Tensions between the old rules of print journalism and the new rules of the Internet have provoked another theater-world skirmish.
At the Jan. 8 San Francisco opening of the Broadway-bound vampire tuner “Lestat,” the producers of the new Elton John musical had yanked press tickets for Karen d’Souza, the critic for the San Jose Mercury News, because the journo had posted a blog entry on the paper’s Web site Dec. 21 asking for opinions of the show. (“Lestat” had been in previews since Dec. 17.)
“It’s not ethical for any critic, who’s supposed to be objective, to solicit opinions publicly before they’ve seen the show and posted their review,” says Gregg Maday, exec VP of Warner Bros. Theater Ventures, which is producing “Lestat.” “It’s going to influence your opinion.”
The “Lestat” camp asked the paper to send another critic, and when the editors refused, d’Souza was disinvited.
She nonetheless bought her own ticket to the opening and wrote her review on schedule, joining most other San Fran critics in panning the show.
The incident sparked renewed worry in Gotham — at least among press agents — that the divide between old-fashioned criticism and instantaneous chatroom sniping is further dissolving.
“It’s opening the door for the lines to be blurred permanently,” said one press agent not associated with “Lestat.” “That’s dangerous. And it diminishes the value of the critic.”
Linda Winer, the critic at Newsday, disagrees. “We can go on any chatroom and read about what people are saying anyway,” she says.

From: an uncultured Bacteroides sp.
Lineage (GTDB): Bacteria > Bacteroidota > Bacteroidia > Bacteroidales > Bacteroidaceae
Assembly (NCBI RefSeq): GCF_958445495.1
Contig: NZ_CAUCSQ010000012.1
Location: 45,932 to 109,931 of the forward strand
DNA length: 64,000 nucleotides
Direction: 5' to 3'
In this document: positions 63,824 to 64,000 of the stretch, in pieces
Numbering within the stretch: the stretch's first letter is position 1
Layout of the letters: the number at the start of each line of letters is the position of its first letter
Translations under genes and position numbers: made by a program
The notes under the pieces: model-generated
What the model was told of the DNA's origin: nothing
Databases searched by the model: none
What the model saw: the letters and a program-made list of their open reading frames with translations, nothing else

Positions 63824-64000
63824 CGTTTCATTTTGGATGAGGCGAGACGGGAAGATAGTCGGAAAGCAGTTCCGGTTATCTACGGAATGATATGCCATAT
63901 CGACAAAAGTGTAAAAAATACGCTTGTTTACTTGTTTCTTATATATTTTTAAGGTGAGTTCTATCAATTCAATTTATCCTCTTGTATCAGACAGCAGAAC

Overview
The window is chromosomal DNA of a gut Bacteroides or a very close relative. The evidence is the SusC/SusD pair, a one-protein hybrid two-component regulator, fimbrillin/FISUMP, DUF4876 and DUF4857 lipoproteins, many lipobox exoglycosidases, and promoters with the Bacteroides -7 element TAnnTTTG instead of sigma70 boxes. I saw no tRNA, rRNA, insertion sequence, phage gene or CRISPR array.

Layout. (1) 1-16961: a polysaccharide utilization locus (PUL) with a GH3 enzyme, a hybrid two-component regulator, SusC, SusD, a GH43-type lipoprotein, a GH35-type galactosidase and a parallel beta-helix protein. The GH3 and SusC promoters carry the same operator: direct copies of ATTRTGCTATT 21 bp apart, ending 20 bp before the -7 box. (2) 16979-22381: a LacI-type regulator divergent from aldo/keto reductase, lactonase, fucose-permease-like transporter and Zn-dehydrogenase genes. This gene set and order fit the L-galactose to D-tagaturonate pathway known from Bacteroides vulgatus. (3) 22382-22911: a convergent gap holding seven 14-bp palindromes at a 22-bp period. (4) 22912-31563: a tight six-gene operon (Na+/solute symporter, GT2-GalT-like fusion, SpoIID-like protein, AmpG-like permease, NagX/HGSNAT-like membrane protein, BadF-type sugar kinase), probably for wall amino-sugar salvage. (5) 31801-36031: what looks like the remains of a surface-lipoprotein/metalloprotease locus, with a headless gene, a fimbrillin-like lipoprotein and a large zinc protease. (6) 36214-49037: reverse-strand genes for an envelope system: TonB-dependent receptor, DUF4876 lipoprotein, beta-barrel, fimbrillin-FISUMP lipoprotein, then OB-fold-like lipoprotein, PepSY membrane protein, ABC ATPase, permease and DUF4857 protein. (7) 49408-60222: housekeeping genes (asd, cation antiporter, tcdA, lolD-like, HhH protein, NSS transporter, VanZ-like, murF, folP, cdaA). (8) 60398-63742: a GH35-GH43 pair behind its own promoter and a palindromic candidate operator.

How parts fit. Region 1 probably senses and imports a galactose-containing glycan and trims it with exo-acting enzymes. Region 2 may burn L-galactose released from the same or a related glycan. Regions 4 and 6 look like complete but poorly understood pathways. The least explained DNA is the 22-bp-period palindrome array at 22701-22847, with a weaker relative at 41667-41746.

Tony Lioce, arts and entertainment editor at the Mercury News, says the paper saw no ethical issues in d’Souza’s post, which drew predominantly unfavorable reviews of the show from posting theatergoers.
Lioce equates the opinions submitted electronically to more traditional letters to the editor. “I bet you that if she had done this and people had loved it, the ‘Lestat’ people wouldn’t have said a word,” he says.
“It’s not a matter of good reviews and bad reviews,” Maday counters. “As we move into a new age, we have new technology we have to deal with.”
Either way, some legiters believe that producers pulling review tickets isn’t likely to stop the hard-and-fast traditions of theater journalism from getting bent by the Internet.
“I think they were pissing on a wildfire there,” Winer says.
Cuckoo for “Cuckoo”
There’s “One Flew Over the Cuckoo’s Nest” the novel, “Cuckoo’s Nest” the play and “Cuckoo’s Nest” the Oscar-winning movie. Now how about “Cuckoo’s Nest” the ballet?
Not one but two dance companies — one in Sweden and one in Turkey — have separately applied for the rights to adapt Dale Wasserman‘s 1963 play (based on Ken Kesey’s novel) into a dance.
Swedish producer Peter Strom wants to create a dialogue-free piece for 12 dancers, drawing on the story and its characters. Details about the Turkish version are still forthcoming, and no timeline has yet been set for either, but both are in negotiations with Wasserman’s foreign-rights agent.
The scribe held on to the stage and miscellaneous rights to “Cuckoo” even as the movie rights went to Kirk Douglas for the 1975 film. That decision has proved a moneymaker: Wasserman estimates that the show has been produced an average of 140 times per year in the U.S. for the last 40 years.
Can “Cuckoo’s Nest” the tuner be far behind? Wasserman, after all, also wrote the book for “Man of La Mancha.”
“I love musicals and I write them,” Wasserman says over email. “But I do not wish to make a musical of ‘Cuckoo’s Nest’ and have turned down the requests by others to do so.”
Instead, the playwright, now in his 80s and living what he calls a “reclusive” existence in Arizona, chooses to focus on his newer works.
Two one-acts, the mystery “Boy on Blacktop Road” and the comedy “Stallion Howl,” will premiere in the spring at the Rubicon Theater in Ventura, Calif. And his play about Haiti, “An Enchanted Land,” is being considered by Off Broadway’s Classical Theater of Harlem for a production during the 2006-07 season.